I don’t recall anyone ever offering me anything, checking in on me, or otherwise paying attention to me at an airport. As in many places, people there tend to keep to themselves, checking phones, typing on the computer, snoozing, or talking to the folks sitting to their right or left.
I was thinking about this story after studying the part of parshat Pinchas we read today, the part that lays out the sacrifices our ancient brothers and sisters brought to the Temple in Jerusalem during the 7 days of Sukkot, a total of 70 sacrifices over the course of the week long festival.
And ringing in my head at the same time are the words of the prophet Hoshea (6:6), “Chesed chafatz’ti ve’lo zavach,” “For I desire loving-kindness and not sacrifice, and the knowledge of God more than burnt offerings.”
Aren’t the sacrifices meant to train us to live with self-awareness and responsibility? We must take the initiative to acquire and participate in the offerings. As a people we must choose to hear and respond to God’s words, and if we love God with these gifts then we will be more likely to also love God by treating other people with the respect and dignity they deserve, and also hopefully reaching out to others as the kind gentleman reached out to me.
Time and again, though, the prophets warn us our sacrifices are in vain since they noticed disrespect and injustice around them. They say, in effect, focus on the moral principles in the Torah first, and let the ritual aspects enrich our Jewish lives through both the discipline they demand and the beauty and insight they can help us achieve.
The Torah, to be clear, does not distinguish between ritual and moral mitzvoth. There is no scale in the Torah itself that suggests love your neighbor as yourself is any greater a value than the nation’s responsibility to furnish the 70 offerings for Sukkot.
But later authorities, prophets and Rabbis, especially after the destruction of the Temple, an event we will remember on Tisha B’av in 3 weeks; they will argue that after the destruction of the Temples, which happened despite adherence to the rituals, perhaps the mitzvoth ben adam la’chavero, the ways people should relate to one another, are in fact more important, and in fact causeless hatred – disrespect, lack of empathy – that animosity between people toppled the 2nd Temple and not the military might of the 10th Roman legion.
We can synthesize these reflections by first making an assumption, an assumption I hope we can all agree upon, the assumption that God gives the Torah to the people for the better – that they, that we, will benefit. We will grow in holiness, and in taking responsibility for our behavior, for being good stewards of the world that surrounds and nourishes us, for being teachers and leaders in the tradition of our ancestors.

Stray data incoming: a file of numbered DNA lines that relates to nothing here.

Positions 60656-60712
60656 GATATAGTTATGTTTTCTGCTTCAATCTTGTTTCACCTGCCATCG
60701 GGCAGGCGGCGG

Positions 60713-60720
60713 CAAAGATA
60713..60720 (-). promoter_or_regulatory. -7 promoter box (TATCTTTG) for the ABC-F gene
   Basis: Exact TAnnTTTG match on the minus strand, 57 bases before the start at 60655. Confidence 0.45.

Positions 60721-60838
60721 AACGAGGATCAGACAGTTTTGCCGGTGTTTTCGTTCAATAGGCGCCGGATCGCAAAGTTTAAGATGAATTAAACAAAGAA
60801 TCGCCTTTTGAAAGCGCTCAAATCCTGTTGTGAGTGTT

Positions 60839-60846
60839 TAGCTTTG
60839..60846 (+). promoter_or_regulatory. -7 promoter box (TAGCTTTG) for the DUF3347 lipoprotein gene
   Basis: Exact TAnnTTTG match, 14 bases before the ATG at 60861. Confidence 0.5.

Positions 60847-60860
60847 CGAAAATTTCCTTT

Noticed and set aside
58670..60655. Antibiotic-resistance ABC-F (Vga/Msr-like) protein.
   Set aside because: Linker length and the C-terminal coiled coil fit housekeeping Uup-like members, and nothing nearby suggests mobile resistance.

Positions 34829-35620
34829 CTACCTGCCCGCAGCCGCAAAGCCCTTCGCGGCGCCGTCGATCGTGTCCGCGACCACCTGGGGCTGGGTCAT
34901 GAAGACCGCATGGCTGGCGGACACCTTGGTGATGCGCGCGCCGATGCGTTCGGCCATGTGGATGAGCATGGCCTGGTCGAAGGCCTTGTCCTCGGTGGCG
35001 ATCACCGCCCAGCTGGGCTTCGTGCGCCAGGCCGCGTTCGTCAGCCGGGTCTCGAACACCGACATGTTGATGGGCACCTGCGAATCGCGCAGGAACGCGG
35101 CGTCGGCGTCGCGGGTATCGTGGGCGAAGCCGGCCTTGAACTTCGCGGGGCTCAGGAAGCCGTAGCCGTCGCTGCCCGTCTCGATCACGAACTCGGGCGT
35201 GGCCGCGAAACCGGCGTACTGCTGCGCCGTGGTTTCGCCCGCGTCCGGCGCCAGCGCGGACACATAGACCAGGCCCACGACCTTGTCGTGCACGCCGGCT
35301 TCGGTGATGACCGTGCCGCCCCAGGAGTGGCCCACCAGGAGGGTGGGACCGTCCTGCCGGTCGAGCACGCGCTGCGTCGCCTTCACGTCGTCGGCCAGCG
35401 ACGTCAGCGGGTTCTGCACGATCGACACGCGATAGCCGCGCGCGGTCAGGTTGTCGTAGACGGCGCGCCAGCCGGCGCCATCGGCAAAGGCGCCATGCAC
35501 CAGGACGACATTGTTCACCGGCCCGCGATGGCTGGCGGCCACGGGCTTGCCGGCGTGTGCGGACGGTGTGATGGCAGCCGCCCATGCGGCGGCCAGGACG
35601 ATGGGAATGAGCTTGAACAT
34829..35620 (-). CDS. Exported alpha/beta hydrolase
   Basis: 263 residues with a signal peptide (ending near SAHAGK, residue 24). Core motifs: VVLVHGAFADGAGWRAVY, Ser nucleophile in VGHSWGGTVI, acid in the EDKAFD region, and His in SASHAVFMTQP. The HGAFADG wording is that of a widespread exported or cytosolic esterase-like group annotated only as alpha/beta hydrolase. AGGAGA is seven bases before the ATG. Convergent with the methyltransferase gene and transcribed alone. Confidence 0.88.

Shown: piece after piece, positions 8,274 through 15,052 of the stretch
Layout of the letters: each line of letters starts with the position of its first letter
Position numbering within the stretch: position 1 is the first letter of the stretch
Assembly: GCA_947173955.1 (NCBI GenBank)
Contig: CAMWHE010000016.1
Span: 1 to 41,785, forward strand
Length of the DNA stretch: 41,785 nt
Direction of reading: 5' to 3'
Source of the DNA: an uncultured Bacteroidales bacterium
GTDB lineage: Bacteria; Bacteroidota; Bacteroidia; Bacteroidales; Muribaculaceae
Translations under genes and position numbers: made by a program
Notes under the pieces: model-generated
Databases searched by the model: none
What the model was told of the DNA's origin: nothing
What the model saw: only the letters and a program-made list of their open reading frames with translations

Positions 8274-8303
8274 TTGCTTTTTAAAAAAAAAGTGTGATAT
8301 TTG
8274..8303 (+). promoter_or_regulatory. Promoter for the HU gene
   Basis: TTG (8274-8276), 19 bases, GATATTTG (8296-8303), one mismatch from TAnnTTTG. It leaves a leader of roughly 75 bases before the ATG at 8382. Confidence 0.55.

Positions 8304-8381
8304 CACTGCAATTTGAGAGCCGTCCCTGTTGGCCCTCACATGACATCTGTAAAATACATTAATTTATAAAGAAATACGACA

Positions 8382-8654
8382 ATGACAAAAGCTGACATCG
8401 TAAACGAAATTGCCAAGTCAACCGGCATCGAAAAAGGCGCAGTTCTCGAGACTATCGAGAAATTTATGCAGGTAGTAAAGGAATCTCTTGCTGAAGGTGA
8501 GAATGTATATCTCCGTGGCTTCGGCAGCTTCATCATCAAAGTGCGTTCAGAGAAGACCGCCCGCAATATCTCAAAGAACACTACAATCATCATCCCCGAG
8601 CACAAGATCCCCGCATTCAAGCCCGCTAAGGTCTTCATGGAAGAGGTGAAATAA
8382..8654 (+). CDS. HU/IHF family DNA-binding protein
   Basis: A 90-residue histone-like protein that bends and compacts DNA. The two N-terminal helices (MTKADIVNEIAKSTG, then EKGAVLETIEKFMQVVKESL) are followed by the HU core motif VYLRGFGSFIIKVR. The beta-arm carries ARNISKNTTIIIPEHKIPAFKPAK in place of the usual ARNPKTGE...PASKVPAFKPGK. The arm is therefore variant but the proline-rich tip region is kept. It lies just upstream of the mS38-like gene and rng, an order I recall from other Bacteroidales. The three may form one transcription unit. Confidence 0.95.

And we find this assumption grows not only toward ourselves, as the people of the covenant, but to others as well. Rashi brings down a Midrash on the opening words of the verses laying out the 70 offerings, “The [offerings] of the [Sukkot] holiday are 70 with respect to the 70 nations of the world…[in the days of the Holy Temple] they offer them protection from adversity.”(Rashi to 29:18)
But tragically, while studying the Torah and internalizing its teachings can give us a sense of identity and purpose, neither the Torah nor its teachings can protect us from harm, from the evils the world and its people carry out. While we participate in Jewish life, in prayer, in education, in any way we express our Judaism, and as we strive to grow as thoughtful, caring, and active in creating this world in God’s image, we operate knowing that the unknown is so much greater, and often scarier, than the known, that the shalom we seek – the peace, the wholeness, the blessing – is elusive.
Our tradition points out and emphasizes just how elusive this peace can be in the opening verses of this week’s parsha when God promises Pinchas, the title character, a brit shalom, a covenant of peace – the ‘vav’ in that word Shalom is cut in two, there is a break in the vav showing to us how zealotry in acting for God can in fact lead to suffering rather than salvation.
We’ve seen this too often this summer, and most recently in the violent way terrorists entered the church in St. Etienne de Rouvray, in northern France, and murdered Father Jacques Hamel and left other parishioners critically injured. The perverted zealousness of the Islamic State terrorists appears to have no boundaries and although Muslim communities in France and elsewhere denounce these attacks, they sadly continue as do protests against the State of Israel a place where its Arab citizens fare well in comparison to other countries in the region. And we must demand during this election season that both sides of the political spectrum here must make the campaign about real plans for thoughtful leadership.
In this three weeks period, let’s follow the example of the generous gentleman who made the offer of a glass of water. In place of causeless hate, let us offer ahavat chinam, loving-kindness without expectation of reward or return. While we must stand strong and take the fight to our enemies, we ourselves are not the soldiers to do this and violence in speech and action tends to only breed more of the same. As MLK taught us, we will meet brute force with soul force. And like the protestors of the 1960s, we will prepare and be thoughtful in our approach – like our ancient brothers and sisters we will make the sacrifice of our time and energy to reach out, to branch out, and extend our message to the community before Tisha B’av and long before we gather to usher in a New Year.
Let’s take a moment to think now, to whom will we offer the glass of water this week?